Scientists say there is a new virus called simian foamy virus (SFV) that can be transferred from primates to humans. While it's not clear what type of health effects SFV will have on humans, researchers recommend a reduction in the hunting and consumption of bushmeat to prevent the spread to humans.
To understand this threat, scientists studied 1,800 people from nine rural communities in Africa. Researchers say 1,100 of the people reported being exposed to blood or body fluids of primates from hunting. Study authors say 1 percent of the exposed participants had antibodies to SFV.Researchers say their findings show that retroviruses are actively crossing into human populations, and demonstrate that people in central Africa are currently infected with SFV.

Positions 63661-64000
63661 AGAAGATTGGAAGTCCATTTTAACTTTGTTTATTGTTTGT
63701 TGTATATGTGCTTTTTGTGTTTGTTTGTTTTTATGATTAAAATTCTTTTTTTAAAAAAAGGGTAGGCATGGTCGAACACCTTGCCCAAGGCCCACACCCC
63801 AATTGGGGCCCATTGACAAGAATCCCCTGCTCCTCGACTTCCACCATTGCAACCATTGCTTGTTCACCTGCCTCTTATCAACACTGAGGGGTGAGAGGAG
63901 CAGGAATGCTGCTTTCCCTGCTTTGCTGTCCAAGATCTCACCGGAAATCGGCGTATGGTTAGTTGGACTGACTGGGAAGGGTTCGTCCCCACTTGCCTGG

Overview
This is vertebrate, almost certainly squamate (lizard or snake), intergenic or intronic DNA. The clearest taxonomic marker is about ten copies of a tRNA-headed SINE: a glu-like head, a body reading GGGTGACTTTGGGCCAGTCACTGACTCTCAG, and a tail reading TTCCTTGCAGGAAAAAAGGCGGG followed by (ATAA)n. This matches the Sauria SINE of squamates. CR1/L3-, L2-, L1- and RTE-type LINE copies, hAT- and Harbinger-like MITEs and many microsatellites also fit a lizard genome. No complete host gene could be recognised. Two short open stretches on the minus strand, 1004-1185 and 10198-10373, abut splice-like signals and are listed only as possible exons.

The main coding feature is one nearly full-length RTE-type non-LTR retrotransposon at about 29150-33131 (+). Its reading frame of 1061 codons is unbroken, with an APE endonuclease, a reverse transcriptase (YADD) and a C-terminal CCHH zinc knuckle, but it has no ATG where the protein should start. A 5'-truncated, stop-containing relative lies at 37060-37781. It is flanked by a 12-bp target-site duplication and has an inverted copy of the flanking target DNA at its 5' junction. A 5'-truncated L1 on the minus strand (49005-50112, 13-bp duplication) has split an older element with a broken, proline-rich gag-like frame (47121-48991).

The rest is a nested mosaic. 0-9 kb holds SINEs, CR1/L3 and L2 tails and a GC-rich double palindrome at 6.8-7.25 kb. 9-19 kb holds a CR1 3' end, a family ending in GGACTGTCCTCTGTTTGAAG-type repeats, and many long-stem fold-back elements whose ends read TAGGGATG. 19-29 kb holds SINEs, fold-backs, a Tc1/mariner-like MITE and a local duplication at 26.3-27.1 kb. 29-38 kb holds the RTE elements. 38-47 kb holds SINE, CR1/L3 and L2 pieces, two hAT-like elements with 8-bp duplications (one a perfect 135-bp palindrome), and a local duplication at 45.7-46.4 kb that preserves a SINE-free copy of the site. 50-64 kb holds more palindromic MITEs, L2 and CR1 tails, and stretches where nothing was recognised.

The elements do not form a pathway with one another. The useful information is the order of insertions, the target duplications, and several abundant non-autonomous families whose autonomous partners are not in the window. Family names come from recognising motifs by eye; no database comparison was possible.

Contact with non-human primates, during hunting and butchering, can play a part in the emergence of human retroviruses, and the reduction of primate bushmeat hunting has the potential to decrease the frequency of the disease emergence.
However researchers say that so far no diseases have been observed in humans from foamy viruses but if this virus behaves like HIV, it is possible that foamy viruses could happen in humans after a long incubation period.